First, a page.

NOx Formation
The recent economic problems of Asian countries have slowed the anticipated growth in coal fired generating capacity.  This growth has been estimated to be 345 GW of new capacity in APEC countries by 2010.  The anticipated growth in coal fired generating capacity within Asia has encouraged the development of power plant technology to fire a wider range of fuels, to increase efficiency and lower capital costs.  In particular, the potential market for new power plants in China has led to newer burner technologies that achieves stable flames and reduced NOx emissions while firing coals that have lower volatiles than coals normally traded in the international coal market.
Increased global concerns on NOx emissions are reflected in the limits being set by regulating authorities of countries importing coal for electricity generation. This makes NOx emissions an important consideration in the design of new coal fired power plant. 
CoalTech' ACARP report reviewed the influence of coal properties on NOx formation. Coal properties, such as volatile and nitrogen content, impact the levels of NOx emissions, but there is no simple relationship between these coal properties and NOx emissions that fits all operational power plant.  The impact of coal properties is lessened through the use of low NOx burners, over-fired-air, fuel reburn and the post boiler technologies of  selective catalytic (SCR) and non-catalytic reduction (SNCR), though there may be cost disadvantages due to poorer burnout and higher operating costs.
NOx from Coal Combustion
  • About 95% NO, ~5% NO2, and < 1% of N2O,
  • Largely depend on combustion intensity
  • Uncontrolled NOx level of 175~3200ppm
NOx Sources
  • Thermal NOx
    • Formed by attack of O atom on N2 in combustion air
    • About 20% of total NOx emission from PC burners
    • Mainly affected by flame T & O2 concentration, with the former most important.
  • Fuel NOx
    • Formed by pyrolysis & oxidation of N compounds in coals
    • About 80% of total NOx emission from PC burners
    • Fuel N vs. fuel NOx relation is complex and unclear:
        • Coals with high N do not necessarily produce more NOx;
        • Increased N in coal will lead to a decreased conversion rate;
        • N in char and in volatiles have different conversion ways to NOx

      • O2 concentration plays an important role in fuel N conversion into NOx
    • Prompt NOx
      • Formed by capture of N2 by hydrocarbon radicals. Small contribution in coal combustion.

It is generally accepted that the level of NOxemissions resulting from the combustion of pulverised coal is influenced by three factors:
  • Coal properties.
  • Plant design, including furnace design and use of post combustion de-NOx plants.
  • Boiler operation, including load, excess air level, in-service mills/burner groups etc.
In this context, it is recognised that NOx generation is a  very complex process, and is dependent on localised temperatures, stoichiometry and chemical reactions, principally in the near-burner region.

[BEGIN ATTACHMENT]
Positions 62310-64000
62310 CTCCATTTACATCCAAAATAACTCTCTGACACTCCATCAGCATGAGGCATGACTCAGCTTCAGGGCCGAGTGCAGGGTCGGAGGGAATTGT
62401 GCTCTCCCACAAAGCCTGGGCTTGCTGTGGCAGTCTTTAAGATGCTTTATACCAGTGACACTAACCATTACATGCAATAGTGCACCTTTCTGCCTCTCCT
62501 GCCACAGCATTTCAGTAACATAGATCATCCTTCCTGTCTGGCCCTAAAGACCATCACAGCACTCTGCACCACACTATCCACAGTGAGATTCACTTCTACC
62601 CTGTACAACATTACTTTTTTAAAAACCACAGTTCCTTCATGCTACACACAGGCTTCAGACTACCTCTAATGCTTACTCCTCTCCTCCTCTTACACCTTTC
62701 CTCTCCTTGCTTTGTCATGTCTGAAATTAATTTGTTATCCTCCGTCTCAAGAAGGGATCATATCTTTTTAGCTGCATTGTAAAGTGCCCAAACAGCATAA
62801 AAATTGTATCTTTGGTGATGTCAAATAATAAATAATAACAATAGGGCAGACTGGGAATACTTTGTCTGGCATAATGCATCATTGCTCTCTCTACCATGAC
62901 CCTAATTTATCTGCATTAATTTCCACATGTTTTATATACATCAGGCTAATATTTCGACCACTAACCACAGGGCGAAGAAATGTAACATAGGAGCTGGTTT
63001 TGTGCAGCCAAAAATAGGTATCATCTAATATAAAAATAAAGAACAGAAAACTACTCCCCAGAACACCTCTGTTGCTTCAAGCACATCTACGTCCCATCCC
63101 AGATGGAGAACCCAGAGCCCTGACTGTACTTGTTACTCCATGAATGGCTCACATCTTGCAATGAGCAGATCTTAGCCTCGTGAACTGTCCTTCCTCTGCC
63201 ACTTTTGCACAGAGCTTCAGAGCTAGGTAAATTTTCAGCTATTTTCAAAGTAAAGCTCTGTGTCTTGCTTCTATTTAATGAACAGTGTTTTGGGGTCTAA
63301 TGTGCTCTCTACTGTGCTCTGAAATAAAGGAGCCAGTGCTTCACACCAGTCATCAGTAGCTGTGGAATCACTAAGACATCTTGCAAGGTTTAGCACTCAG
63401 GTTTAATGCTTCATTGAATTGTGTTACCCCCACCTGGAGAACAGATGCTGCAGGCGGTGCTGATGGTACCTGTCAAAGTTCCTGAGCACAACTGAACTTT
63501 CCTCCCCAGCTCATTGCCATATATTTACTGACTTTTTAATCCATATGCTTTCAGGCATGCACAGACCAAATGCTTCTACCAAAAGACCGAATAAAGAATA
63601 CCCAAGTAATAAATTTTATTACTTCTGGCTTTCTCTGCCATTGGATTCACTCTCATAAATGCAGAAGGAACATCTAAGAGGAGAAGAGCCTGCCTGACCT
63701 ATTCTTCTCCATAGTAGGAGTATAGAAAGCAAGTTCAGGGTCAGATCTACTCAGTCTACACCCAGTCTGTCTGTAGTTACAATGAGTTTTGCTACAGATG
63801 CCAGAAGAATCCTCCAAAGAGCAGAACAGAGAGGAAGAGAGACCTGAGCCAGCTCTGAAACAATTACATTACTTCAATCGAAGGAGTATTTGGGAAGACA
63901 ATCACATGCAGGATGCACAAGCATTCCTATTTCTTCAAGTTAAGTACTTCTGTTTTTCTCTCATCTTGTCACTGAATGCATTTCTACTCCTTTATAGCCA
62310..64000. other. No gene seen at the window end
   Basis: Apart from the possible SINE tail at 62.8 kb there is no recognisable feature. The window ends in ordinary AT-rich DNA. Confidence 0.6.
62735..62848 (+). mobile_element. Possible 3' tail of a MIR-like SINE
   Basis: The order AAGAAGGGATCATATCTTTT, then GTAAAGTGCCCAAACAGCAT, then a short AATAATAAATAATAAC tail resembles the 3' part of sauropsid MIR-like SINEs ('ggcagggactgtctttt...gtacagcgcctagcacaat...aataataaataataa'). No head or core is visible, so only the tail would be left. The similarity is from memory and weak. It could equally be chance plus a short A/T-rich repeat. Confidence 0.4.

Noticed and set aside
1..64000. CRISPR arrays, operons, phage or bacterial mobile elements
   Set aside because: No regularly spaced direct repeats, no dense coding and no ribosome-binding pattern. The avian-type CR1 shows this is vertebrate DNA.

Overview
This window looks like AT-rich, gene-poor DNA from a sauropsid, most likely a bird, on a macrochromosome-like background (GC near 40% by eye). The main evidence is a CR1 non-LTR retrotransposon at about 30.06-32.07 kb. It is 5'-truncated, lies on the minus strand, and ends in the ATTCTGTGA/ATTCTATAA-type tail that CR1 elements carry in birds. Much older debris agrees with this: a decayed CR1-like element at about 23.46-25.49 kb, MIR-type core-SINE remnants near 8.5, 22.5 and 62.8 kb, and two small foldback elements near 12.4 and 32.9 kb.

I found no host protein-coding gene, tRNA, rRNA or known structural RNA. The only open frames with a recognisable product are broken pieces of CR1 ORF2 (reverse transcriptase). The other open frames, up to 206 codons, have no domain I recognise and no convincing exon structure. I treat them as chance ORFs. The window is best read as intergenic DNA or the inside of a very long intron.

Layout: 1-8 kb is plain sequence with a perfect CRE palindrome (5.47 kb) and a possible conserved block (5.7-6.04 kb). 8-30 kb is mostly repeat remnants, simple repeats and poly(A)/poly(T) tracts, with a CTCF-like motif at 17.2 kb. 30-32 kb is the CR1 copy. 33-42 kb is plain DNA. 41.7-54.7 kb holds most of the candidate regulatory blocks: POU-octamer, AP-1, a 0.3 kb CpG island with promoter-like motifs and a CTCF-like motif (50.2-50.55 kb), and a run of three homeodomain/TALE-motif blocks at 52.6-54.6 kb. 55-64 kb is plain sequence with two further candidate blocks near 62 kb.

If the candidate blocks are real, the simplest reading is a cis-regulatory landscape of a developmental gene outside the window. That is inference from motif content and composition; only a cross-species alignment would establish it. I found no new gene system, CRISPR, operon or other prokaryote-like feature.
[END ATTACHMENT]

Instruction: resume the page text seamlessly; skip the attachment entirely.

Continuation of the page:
To assist in the understanding of the interactions within this process several empirical models (fitting an arbitrary equation to data), simple reaction engineering models (combinations of CSTR and PFR reactors) using simplified chemical kinetics and complex computational fluid dynamics (CFD) models for the prediction of NOx emissions have been developed by organisations around the world.  All methods have their limitations and advantages.
To rank NOx emissions of different coals from a power plant operating under the same conditions based on coal properties requires only two parameters -  the volatile yield at high temperature and the nitrogen content, as shown in the figure below.  The product of these parameters represents the volatile nitrogen release that can be converted to nitrogen within the flame or conversely the char nitrogen that can react to form NOx.  These properties, together with the known NOx emissions of one coal, allow good estimates to be made on the likely NOx emissions of other coals under the same operating conditions.  But these rankings or NOx emission estimates are most likely to change with changes in plant operation.
For a power plant, given sufficient NOx emission data on a wide range of coals and operating conditions, it is possible to formulate an empirical model to accurately predict NOxemissions.  This is the bases of several commercial NOx control software packages.
Currently, there is no simple means to accurately predict NOx when only limited plant operating or design data is available.  Boiler manufacturers continue to use in-house empirical correlations, not CFD models, to predict NOxformation.
The volatile yield and the early volatile nitrogen release of coals are important to the reduction of NOx within the flame. The understanding of these high temperature processes is increasing with the research conducted in Australia and overseas, but generalized models that can be used with all coals has yet to be developed.
For details on the prediction of NOx see "Predicting NOx".